For the past few weeks I’ve been wearing the new Apple Watch Series 3 on my left wrist and the Fitbit Ionic, the company’s first ever smartwatch, on my right.
The experience of using both at the same time has been interesting to say the least. On the one hand (well, wrist), there’s Apple’s third generation Watch, which has come on leaps and bounds since the first one and is finally starting to provide a more compelling argument that iPhone owners need one in their lives.
Notifications have been a smartphone staple for what seems like forever and above anything else, this is what I’ve found myself tapping into most on the Watch Series 3. A glance at my wrist on a packed tube carriage or running on a treadmill in the gym. I don’t tend to deal or respond to these notifications a lot of the time, but it’s nice just to be aware of what’s happening at work or knowing there’s a WhatsApp group conversation I need to be part of. I know, a smartphone does this already, but normally when I grab my phone it means spending time checking in on Twitter, Instagram and a bunch of other apps. Basically, more screen time.
Apple’s third smartwatch does a pretty credible impression of a sports watch too. It’ll track my swims and runs and not leaving me waiting achingly long for a GPS signal to lock on. There’s also something quite addictive about closing those Activity rings before my other Apple Watch owning friends. Until battery life gets significantly better though, I’m not sure it’ll ever replace a dedicated sports watch, but for most, it does tick the boxes.
The big new addition of course is LTE, which has been available on smartwatches before, but means I can leave my iPhone behind and get a smartphone-like experience on my watch. Taking and making calls from my wrist or asking Siri about appointments in my calendar in public is just something I’m never going to get used to. But the notification support or the ability to stream music (which isn’t available just yet) without having to remember to transfer new music over to the watch iTunes could persuade me to spend a little more for the luxury. Ultimately, though I still want my smartphone by my side. What happens when you want to grab a quick snap of something? A smartwatch just isn’t cut out for that.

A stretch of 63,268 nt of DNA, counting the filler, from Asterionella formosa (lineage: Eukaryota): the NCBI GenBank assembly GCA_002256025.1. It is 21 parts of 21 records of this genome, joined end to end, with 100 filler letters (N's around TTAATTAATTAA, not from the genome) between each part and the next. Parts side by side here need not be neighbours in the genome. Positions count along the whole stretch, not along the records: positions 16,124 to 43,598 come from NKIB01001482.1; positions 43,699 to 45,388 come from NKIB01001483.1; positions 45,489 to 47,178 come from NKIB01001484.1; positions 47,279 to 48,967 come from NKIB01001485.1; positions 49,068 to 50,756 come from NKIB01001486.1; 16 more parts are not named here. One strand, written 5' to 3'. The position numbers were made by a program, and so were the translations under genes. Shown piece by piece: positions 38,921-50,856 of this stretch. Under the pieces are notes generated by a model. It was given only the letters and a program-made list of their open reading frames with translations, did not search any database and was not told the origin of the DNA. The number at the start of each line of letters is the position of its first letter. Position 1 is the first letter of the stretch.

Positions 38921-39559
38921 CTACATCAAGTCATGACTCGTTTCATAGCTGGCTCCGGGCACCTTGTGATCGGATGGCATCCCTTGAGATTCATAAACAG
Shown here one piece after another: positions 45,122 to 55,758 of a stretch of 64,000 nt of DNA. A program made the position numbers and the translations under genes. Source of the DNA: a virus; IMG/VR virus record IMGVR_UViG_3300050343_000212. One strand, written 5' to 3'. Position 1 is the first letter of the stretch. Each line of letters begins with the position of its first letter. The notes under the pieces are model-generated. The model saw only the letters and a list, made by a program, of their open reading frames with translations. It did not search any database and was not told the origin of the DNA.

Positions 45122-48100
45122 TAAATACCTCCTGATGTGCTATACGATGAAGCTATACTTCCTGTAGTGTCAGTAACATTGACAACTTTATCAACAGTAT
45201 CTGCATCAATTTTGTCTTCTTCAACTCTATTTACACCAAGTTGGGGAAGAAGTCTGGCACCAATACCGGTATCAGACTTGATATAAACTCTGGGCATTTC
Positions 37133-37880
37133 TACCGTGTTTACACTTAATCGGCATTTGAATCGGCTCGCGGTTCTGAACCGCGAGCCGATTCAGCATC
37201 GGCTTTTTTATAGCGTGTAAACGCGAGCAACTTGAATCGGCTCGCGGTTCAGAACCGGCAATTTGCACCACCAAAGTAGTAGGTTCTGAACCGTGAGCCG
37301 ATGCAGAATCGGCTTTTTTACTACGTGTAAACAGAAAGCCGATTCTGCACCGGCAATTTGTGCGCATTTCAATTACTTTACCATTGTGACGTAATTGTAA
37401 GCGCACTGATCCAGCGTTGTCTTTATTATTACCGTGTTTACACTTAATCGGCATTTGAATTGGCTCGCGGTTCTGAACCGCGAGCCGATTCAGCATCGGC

Then there’s the Ionic, the only other smartwatch that has been talked about as much as Apple’s. Fitbit has taken its fitness tracker DNA and put it inside of a design that is best described as Marmite. Some will love it, some will hate it. Unsurprisingly, fitness tracking is where the Ionic impresses most, but it does a decent job as a smartwatch too. Notification support is more basic than Apple’s approach, but features like Fitbit Pay contactless payments work effortlessly and while there aren’t too many standalone apps right now, the few that are there, work well.
Fitbit’s CEO James Park gave his reasons why the company didn’t include LTE in its first smartwatch, and I’m inclined to agree with what he had to say on the feature for now. But there’s a sense of inevitability that it will be on the Fitbit agenda further down the line. One of those reasons will no doubt have been battery life, one of the biggest differentiators between Apple and Fitbit’s smartwatches and the reason the Ionic spends more time on my wrist. It just lasts longer (four days to Apple’s day and a half) even with a super bright display and that’s something Apple is going to have to seek to improve. Because if it does, then Fitbit will seriously have to raise its game.
The real litmus test for any piece of technology is whether it has the ability to stick around and when I mean stick around, I mean you are still using it for more than a few weeks after you first pull it out of the box. In the case of the Watch Series 3 and the Ionic, they will be sticking around. At least they will be for me. I’ve not really been able to say that about a lot of smartwatches before, but both Apple and Fitbit have gone some way to prove that smartwatches do have a future at a time when many still doubt it. Couple that with Google’s more fashion focused approach to Android Wear through partnerships with the Fossil Group and Movado, or Garmin’s ability to blend proper sports tracking with watch smarts, and it finally feels like smartwatches are going in the right direction.
Now there are strong options to choose from, options that offer different answers to what a smartwatch should be and what they should do. It finally feels like the benefits of owning one are starting to be realised and if the news that Apple is now the number one watchmaker in the world tells us anything, it’s that it’s time to accept that smartwatches aren’t going anywhere.
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